Considerations in the design and optimization of coiled coil structures

Jody M. Mason, Kristian M. Muller, Katja M. Arndt

Research output: Chapter in Book/Report/Conference proceedingChapter

31 Citations (Scopus)

Abstract

Coiled coil motifs are, despite their apparent simplicity, highly specific, and play a significant role in the understanding of tertiary structure and its formation. The most commonly observed of the coiled coils, the parallel dimeric, is yet to be fully characterized for this structural class in general. Nonetheless, strict rules have emerged for the necessity of specific types of amino acids at specific positions. In this chapter, we discuss this system in light of existing coiled coil structures and in applying rules to coiled coils that are to be designed or optimized. Understanding and expanding on these rules is crucial in using these motifs, which play key roles in virtually every cellular process, to act as drug-delivery agents by sequestering other proteins that are not behaving natively or that have been upregulated (for example, by binding to coiled coil domains implicated in oncogenesis). The roles of the a and d “hydrophobic” core positions and the e and g “electrostatic” edge positions in directing oligomerization and pairing specificity are discussed. Also discussed is the role of these positions in concert with the b, c, and f positions in maintaining α-helical propensity, helix solubility, and dimer stability.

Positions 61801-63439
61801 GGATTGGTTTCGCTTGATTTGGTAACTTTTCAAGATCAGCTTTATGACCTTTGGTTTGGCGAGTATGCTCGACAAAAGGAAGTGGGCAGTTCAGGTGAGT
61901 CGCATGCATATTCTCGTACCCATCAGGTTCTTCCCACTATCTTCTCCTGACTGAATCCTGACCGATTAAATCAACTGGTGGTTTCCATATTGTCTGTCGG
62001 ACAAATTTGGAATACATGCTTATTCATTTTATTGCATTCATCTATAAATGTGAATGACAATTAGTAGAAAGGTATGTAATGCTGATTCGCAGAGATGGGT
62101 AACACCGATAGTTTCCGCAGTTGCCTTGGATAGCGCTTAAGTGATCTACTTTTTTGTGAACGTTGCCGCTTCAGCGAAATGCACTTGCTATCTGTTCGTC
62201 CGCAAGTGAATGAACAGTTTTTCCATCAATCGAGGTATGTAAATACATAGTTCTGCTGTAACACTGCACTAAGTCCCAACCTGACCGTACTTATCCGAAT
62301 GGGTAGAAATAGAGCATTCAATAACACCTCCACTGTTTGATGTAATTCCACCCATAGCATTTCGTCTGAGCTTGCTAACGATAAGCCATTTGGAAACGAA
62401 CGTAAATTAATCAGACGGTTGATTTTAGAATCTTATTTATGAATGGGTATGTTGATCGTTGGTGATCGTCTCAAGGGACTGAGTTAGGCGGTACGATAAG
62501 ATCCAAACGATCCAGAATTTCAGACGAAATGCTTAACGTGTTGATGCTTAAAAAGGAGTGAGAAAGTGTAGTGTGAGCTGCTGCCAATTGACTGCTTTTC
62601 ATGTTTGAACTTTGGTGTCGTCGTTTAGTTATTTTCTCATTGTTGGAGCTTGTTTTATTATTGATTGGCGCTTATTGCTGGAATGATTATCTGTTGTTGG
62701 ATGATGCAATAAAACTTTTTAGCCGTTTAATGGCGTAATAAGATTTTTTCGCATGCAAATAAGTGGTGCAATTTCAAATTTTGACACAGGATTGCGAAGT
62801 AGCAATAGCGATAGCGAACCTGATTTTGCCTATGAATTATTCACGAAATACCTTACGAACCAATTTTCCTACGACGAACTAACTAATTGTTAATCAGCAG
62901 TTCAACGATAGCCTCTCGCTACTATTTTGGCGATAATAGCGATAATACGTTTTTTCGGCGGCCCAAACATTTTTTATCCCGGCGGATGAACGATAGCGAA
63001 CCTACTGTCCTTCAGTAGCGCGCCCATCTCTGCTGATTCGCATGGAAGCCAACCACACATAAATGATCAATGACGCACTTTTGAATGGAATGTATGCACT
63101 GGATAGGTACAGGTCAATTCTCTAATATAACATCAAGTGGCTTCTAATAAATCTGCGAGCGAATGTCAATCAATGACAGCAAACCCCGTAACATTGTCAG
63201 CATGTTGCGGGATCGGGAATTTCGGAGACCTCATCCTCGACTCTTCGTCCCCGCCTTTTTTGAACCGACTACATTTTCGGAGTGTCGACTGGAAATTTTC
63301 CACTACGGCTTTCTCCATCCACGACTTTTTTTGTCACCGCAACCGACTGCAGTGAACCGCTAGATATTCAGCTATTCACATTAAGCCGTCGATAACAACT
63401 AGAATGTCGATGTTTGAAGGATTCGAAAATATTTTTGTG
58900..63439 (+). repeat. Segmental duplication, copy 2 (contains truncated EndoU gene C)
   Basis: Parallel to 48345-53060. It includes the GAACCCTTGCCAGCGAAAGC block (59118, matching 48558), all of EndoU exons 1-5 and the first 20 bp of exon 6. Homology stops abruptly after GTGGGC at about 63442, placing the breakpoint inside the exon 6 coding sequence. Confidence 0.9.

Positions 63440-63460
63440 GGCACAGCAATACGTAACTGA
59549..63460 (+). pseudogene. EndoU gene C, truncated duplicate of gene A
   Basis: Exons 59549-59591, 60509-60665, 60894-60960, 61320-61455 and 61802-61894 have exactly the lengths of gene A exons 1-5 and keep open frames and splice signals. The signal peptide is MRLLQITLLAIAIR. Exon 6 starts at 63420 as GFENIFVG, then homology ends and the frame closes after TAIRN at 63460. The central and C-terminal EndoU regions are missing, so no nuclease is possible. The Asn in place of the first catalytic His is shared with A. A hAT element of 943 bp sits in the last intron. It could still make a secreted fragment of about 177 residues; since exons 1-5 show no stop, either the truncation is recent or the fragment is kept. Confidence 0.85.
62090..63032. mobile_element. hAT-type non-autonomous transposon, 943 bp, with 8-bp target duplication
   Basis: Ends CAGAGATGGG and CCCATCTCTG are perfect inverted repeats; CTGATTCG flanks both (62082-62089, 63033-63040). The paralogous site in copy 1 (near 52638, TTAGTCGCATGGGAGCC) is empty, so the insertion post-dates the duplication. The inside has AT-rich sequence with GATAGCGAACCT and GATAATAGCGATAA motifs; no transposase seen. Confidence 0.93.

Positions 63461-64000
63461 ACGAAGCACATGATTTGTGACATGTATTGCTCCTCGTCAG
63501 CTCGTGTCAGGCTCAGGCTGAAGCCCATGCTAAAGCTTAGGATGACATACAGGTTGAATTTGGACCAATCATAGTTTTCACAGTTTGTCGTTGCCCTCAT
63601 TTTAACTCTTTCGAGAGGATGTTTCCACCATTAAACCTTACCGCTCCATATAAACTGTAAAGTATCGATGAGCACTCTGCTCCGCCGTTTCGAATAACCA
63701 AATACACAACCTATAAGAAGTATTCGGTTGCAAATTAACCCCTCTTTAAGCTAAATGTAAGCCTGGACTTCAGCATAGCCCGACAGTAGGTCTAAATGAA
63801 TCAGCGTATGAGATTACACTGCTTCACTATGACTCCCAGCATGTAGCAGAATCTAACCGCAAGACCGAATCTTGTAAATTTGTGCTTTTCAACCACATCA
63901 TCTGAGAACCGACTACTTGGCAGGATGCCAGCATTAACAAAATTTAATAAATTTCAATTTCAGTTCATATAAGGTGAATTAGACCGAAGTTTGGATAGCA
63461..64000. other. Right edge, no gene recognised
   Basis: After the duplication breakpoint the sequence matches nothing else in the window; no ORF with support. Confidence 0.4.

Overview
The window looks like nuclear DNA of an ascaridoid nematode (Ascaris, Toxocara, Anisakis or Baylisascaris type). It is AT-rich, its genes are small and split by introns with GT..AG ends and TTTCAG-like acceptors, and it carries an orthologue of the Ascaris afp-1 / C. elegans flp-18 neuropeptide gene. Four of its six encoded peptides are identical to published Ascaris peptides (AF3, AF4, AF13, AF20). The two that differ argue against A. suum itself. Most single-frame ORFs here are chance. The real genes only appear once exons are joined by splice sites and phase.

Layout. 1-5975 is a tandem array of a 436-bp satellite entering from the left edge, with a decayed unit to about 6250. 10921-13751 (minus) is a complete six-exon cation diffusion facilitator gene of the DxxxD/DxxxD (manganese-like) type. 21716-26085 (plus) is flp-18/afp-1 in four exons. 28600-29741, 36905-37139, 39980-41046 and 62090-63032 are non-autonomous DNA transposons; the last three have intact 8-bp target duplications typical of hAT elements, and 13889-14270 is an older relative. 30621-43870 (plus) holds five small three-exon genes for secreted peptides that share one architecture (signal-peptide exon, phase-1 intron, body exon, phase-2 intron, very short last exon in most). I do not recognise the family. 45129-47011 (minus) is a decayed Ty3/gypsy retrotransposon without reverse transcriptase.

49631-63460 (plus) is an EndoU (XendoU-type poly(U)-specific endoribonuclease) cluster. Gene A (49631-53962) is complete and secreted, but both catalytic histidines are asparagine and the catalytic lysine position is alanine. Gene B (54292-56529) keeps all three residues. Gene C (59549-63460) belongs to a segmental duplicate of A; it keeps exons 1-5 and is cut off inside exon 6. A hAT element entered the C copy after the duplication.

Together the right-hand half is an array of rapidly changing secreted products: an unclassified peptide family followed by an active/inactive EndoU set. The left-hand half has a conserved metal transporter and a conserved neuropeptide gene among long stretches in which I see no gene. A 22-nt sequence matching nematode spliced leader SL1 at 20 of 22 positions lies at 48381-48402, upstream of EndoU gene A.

Original languageEnglish
Title of host publicationProtein Engineering Protocols
EditorsK. M. Arndt, K. M. Muller
PublisherHumana Press
Pages35-70
ISBN (Print)9781588290724
DOIs
Publication statusPublished - 2007

Publication series

NameMethods in Molecular Biology
Volume352

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